Greece has a long history and therefore a rich cultural heritage to preserve and protect, from the prehistoric ages and antiquity to Byzantium and modern era. Greece is also home to several Ottoman monuments as a result of the country’s occupation by the Ottoman Empire for almost 400 years between the 15th and the 19th century. The Greek Ministry of Culture in its restoration and promotion program incorporates important monuments of all historical periods. The preservation and protection of the entire cultural heritage of the country is among the priorities of the Greek state and the Greek Ministry of Culture.

Τhe Yeni Mosque, a historical mosque in Thessaloniki built in 1902, serving today as an exhibition center 
[Source: User:GgiaCC BY-SA 3.0, via Wikimedia Commons]

Greece protects its cultural heritage in all its forms 

The legal framework for the Protection of Antiquities and Cultural Heritage (L. 3028/2002 and in its codified form L.4858/2021) offers guidelines for the management of antiquities and cultural heritage in all its forms, treating all monuments on equal terms regardless of the historical period they refer to. Greece is also developing its cultural heritage protection policy in accordance with the relevant international treaties and conventions that the Greek state has signed and ratified.

Through national and EU funding the Ministry of Culture is aiming to finance the necessary studies as well as maintenance, restoration and reconstruction work so as to make the monuments accessible to the public handing them down to the future generations.

More than 50 million euros for the restoration of Ottoman monuments

According to data provided by the Greek Ministry of Culture during a parliamentary question procedure in front of the Greek Parliament, since 2000 more that 50 million euros have been invested in restoring and promoting monuments of the Ottoman Era and more than 170 ottoman monuments, including mosques, tekkes, turbes, madrassas and mausoleums have been restored. Currently 14 restoration projects are being conducted through national and EU funding (8.5 million euros) while 5 projects are financed by the EU Recovery and Resilience Fund (5.25 million euros).

The relevant authorities attach great importance to the use that will be given to the monument so that it does not offend nor detract from the original character of the monuments. The Ministry is preparing a number of integrated restoration projects focused on entire regions or on thematic Cultural Routes that span several regions.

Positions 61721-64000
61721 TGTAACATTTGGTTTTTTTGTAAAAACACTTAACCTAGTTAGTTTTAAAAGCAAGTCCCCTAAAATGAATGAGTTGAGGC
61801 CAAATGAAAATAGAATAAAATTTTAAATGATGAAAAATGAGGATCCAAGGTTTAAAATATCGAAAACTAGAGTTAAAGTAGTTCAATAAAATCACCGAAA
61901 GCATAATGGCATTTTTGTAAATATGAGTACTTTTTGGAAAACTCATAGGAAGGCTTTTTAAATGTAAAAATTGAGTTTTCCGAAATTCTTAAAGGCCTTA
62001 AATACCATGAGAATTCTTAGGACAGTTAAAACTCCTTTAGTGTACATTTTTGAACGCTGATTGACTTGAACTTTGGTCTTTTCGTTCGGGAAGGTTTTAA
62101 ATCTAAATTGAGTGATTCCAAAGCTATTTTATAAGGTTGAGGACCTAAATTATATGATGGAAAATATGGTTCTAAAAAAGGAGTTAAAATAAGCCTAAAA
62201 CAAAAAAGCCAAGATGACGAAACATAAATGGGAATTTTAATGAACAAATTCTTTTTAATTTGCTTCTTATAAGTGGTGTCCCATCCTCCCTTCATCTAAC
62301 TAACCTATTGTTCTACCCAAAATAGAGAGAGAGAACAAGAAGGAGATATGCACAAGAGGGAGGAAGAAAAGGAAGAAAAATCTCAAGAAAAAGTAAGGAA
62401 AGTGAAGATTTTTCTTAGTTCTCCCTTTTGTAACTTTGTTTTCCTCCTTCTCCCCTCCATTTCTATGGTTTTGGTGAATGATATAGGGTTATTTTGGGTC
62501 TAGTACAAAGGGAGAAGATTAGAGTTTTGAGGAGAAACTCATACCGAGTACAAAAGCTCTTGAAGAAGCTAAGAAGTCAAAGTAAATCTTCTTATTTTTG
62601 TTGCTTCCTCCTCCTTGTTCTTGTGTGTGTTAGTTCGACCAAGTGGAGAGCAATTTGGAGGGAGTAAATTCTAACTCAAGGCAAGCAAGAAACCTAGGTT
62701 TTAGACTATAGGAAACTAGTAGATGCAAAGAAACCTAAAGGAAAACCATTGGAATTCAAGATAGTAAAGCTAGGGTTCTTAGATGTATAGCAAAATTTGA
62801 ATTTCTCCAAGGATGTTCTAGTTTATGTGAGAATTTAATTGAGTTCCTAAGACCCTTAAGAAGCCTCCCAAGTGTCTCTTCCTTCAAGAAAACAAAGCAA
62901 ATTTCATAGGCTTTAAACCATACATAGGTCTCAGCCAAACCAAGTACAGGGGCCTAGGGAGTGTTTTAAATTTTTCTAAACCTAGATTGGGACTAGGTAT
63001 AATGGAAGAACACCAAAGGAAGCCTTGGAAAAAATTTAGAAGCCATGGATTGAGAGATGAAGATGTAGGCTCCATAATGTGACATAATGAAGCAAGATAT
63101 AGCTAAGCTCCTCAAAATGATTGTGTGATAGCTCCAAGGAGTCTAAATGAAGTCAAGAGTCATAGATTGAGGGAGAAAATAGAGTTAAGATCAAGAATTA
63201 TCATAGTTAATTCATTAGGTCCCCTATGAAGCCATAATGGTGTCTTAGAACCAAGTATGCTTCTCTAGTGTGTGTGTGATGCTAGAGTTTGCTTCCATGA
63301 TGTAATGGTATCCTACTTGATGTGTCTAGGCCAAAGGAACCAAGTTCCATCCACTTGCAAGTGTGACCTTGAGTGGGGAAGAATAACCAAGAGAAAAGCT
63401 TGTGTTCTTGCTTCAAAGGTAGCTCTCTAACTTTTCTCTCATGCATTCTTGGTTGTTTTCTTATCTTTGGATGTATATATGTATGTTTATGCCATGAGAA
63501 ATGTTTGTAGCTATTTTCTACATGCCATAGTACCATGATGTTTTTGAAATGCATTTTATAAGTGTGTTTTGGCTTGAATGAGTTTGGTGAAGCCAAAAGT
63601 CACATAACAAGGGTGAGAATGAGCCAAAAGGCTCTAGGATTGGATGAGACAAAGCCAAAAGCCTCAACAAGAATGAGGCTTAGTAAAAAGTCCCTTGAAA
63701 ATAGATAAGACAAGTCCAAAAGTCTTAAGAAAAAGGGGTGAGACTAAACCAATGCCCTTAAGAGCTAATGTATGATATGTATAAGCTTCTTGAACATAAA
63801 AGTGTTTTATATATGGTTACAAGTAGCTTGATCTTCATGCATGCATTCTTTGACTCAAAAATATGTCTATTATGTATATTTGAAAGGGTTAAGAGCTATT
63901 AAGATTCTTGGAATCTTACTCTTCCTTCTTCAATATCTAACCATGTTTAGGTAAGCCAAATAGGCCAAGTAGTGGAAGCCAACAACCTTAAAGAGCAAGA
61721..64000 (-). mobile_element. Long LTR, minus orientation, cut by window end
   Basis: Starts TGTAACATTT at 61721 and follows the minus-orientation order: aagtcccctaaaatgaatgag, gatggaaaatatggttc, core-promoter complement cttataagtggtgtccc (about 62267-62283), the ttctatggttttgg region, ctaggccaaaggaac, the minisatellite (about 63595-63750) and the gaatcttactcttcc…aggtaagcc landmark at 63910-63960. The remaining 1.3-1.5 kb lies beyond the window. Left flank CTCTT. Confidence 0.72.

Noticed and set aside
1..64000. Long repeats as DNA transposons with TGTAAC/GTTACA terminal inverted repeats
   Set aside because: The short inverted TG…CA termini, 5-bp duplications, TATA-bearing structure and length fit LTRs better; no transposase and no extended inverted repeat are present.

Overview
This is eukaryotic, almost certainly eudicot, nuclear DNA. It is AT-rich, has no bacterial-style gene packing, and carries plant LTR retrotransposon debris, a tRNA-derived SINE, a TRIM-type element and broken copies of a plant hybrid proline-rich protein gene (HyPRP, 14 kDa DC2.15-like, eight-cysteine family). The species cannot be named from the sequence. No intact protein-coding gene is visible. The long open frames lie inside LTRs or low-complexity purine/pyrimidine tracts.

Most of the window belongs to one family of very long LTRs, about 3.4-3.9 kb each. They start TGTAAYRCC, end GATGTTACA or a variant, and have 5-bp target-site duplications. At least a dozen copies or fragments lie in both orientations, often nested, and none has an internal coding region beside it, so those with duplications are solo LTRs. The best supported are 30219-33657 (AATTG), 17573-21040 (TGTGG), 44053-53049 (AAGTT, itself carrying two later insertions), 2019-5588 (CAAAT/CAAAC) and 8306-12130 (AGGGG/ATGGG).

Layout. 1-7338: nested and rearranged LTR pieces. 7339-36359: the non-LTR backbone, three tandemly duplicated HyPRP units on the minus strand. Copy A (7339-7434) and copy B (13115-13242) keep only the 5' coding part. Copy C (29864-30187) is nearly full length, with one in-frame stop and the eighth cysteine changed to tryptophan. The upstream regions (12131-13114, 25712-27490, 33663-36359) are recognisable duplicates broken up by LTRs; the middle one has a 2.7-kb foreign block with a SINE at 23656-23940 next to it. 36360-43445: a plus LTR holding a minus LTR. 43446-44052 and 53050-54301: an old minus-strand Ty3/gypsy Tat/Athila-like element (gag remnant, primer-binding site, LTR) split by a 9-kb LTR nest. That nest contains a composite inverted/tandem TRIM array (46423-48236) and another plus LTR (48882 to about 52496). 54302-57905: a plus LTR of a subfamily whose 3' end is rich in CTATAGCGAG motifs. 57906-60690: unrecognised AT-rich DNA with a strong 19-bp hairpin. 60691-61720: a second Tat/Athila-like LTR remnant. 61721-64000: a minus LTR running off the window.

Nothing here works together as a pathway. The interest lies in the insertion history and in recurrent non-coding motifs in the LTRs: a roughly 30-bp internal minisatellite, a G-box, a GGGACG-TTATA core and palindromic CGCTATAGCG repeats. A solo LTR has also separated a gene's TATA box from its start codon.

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The Zincirli Mosque in Serres, restored in 2013

The timeless “Egnatia Cultural Route”

The “Egnatia Cultural Route” is a recently launched multi-regional project that follows the trails of the ancient Egnatia Road. The aim is to highlight the timeless character of this Road that connects through the years the Adriatic with the Black Sea acting as a bridge between East and West. The project includes the restoration of Roman monuments such as the famous Rotunda in Thessaloniki and Byzantine churches and frescoes in Pella, Thessaloniki and Kastoria as well as of the following Ottoman monuments:

– Restoration and promotion of the Bey Hamam Bath, also known as “Paradise Baths”, the first public building founded in Thessaloniki after its final conquest by the Ottomans in 1430
– Restoration of the Orta Mosque (15th century) in Veria, one of the oldest in Greece
– Restoration and Promotion of the Koursoum Mosque in Kastoria

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Bey Hamam Bath, also known as “Paradise Baths”, the first public building founded in Thessaloniki after its conquest by the Ottomans in 1430
[Source: Marsyas, CC BY-SA 3.0, via Wikimedia Commons]

“Network of Castles: From the Byzantium to the Ottoman Era”

This Cultural Route includes a journey to Byzantine, Frankish, Venetian and Ottoman Castles and fortifications passing through the Ionian islands, Epirus, the Western Greece and the Peloponnese. All these monuments in addition to their local historical importance bearing witness of the local and national history, are also part of the European cultural heritage.

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Top left: Niokastron in Pylos – Top right: Castle of Igoumenitsa